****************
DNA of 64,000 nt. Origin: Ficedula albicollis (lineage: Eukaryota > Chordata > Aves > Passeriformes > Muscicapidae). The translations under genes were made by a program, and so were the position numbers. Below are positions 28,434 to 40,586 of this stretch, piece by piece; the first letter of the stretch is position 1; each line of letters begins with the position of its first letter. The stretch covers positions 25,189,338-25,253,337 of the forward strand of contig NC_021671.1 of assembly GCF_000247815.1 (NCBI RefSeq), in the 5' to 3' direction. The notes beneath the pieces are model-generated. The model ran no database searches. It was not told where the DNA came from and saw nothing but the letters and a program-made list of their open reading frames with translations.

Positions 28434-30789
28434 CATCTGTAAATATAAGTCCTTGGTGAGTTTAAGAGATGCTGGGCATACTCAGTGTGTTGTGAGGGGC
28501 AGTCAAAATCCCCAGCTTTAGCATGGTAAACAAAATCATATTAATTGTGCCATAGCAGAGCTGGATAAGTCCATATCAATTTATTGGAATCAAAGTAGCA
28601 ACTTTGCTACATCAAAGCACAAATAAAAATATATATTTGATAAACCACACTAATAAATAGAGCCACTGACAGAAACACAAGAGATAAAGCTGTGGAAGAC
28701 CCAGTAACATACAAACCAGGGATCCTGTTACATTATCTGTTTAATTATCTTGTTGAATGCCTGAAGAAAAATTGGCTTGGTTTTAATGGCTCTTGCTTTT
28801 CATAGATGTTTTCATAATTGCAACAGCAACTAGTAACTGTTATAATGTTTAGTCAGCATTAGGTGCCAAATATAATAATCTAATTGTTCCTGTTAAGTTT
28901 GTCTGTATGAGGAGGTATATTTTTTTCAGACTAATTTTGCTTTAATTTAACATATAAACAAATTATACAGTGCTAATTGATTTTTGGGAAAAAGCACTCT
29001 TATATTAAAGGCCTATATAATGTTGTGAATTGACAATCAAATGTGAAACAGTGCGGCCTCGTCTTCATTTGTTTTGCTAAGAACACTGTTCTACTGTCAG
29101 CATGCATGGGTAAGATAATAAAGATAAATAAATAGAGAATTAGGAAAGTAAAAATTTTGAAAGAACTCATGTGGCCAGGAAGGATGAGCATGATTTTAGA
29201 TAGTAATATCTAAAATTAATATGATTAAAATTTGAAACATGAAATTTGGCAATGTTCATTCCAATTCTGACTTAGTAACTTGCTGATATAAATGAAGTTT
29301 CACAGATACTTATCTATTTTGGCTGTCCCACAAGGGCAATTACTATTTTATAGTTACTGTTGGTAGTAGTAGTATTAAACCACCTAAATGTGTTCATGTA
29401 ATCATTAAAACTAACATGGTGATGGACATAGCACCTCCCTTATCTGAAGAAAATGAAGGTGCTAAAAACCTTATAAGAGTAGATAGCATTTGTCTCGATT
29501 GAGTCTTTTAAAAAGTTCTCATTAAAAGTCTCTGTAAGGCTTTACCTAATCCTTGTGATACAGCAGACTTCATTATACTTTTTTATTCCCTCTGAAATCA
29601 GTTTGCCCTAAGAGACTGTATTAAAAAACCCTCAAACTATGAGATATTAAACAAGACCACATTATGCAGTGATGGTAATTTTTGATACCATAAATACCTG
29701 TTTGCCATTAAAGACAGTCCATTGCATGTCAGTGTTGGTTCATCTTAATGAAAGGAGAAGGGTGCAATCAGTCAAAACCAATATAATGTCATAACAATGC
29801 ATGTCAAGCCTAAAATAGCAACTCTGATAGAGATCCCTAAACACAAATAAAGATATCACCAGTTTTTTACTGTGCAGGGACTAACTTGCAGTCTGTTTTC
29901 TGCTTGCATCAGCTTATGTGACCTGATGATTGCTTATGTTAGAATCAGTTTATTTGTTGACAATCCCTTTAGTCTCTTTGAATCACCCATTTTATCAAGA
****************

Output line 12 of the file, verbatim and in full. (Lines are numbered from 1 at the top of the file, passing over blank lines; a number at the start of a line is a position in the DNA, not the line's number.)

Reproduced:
29301 CACAGATACTTATCTATTTTGGCTGTCCCACAAGGGCAATTACTATTTTATAGTTACTGTTGGTAGTAGTAGTATTAAACCACCTAAATGTGTTCATGTA